I felt pretty unsafe riding anything else so I spent a total of 2 hours in the park with only riding two rides. I really have to desire to go back and I live only 45 minutes away from it. Good thing I had free tickets or else that would of been a wasted trip. I really think they should pay people to go into the park.
You ask the question: "When is nothing better than something?"
Answer: When PARC Mgmt buys your local park.
This Elitch Gardens sounds like it is in a terrible location and, if it moved, it would beg the question that the community thought it was a little bit more expendable.
Using SFGA as an example, it opened in 1976 and NOT owned by Six Flags outright (Hotel Marriot tried its hand at the theme park industry) and with the bankruptcy of the whole chain, Great America hasn't looked any better, had a packed house, and new attractions. The city that it sits in, Gurnee, has become a tourist destination with the huge Gurnee Mills and the, pretty large, Great America, dominating opposite sides of Grand Ave. It would be a travesty if Great America closes down.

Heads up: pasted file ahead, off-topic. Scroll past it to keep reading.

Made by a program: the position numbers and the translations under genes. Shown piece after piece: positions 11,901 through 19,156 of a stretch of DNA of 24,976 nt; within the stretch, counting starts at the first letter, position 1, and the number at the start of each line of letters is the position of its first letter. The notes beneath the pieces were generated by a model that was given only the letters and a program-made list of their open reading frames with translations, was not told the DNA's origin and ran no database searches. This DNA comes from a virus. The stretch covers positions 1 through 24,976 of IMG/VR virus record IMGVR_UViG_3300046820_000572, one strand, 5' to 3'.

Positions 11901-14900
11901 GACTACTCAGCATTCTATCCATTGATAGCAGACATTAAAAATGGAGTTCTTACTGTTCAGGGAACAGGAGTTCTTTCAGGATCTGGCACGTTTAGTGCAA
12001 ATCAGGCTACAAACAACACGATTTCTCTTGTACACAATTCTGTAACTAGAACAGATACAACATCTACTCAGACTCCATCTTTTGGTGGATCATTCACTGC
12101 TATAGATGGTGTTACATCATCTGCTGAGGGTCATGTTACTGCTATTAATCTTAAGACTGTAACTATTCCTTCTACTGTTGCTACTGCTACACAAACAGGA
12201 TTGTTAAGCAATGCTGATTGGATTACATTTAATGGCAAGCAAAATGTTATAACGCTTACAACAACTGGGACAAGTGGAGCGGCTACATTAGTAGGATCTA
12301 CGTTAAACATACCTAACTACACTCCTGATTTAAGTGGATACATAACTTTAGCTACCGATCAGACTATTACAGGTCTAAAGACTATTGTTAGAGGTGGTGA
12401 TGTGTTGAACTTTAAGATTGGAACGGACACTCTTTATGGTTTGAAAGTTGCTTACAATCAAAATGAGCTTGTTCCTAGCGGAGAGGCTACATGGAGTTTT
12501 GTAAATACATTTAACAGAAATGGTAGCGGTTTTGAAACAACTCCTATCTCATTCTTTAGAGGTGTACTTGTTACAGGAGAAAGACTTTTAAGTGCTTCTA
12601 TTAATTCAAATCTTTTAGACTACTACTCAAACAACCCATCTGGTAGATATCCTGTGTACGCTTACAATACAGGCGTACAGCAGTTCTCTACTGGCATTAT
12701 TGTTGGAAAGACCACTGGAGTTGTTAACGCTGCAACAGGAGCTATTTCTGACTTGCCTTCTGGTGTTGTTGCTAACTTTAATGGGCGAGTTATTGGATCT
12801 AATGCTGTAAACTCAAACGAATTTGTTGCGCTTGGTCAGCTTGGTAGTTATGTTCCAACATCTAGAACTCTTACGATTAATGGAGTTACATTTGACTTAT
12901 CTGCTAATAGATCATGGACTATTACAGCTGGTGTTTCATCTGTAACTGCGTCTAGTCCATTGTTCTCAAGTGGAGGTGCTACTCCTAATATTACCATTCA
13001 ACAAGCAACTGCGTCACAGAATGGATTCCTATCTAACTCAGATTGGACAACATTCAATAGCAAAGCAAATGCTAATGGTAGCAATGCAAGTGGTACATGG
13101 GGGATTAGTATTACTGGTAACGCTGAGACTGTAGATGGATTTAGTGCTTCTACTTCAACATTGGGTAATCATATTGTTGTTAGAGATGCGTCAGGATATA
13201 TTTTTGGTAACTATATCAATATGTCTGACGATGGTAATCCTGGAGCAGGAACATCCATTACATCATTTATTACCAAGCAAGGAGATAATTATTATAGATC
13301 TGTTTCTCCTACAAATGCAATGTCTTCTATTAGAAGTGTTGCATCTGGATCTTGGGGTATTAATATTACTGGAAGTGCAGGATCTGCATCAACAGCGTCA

So, in short, the community really has to care if it lives or dies. Elich Gardens doesn't seem to really give anything of value to the community.
Ultimately, though, the parks lives or dies based on its customer service - that's what theme parks are all about, service. And from many reports, the current Elitch's is failing on that account.
Don't let it die - kill it.
My wife and I have been to many small parks and really enjoy the lot of them, Kennywood, Indian Beach, Holiday World, Nick Universe at Mall of America, Mt Olympus. So far as a ride count goes, The Park should be comparable with them, but a visit is very forgetable.
I found a map of the first year that The Park was opened and counted the plus/minus of rides compaired to this year and found the The Park is at a -3. Meaning that in the last 13 years the park has removed 3 rides more than it has built.
Every other park that people rate high is adding new rides in order to bring more people into the park. The parks that have not added new rides, make up for it with great customer service, great theming and other non-tangible perks (free drinks, free parking).
To make matters even worse, they have a fully built roller coaster sitting on site and not running since the beggining of last season. On top on that, they close at 9 on weekend nights and treat guest like Magic Mountain before Shapiro tried to make it a family friendly park.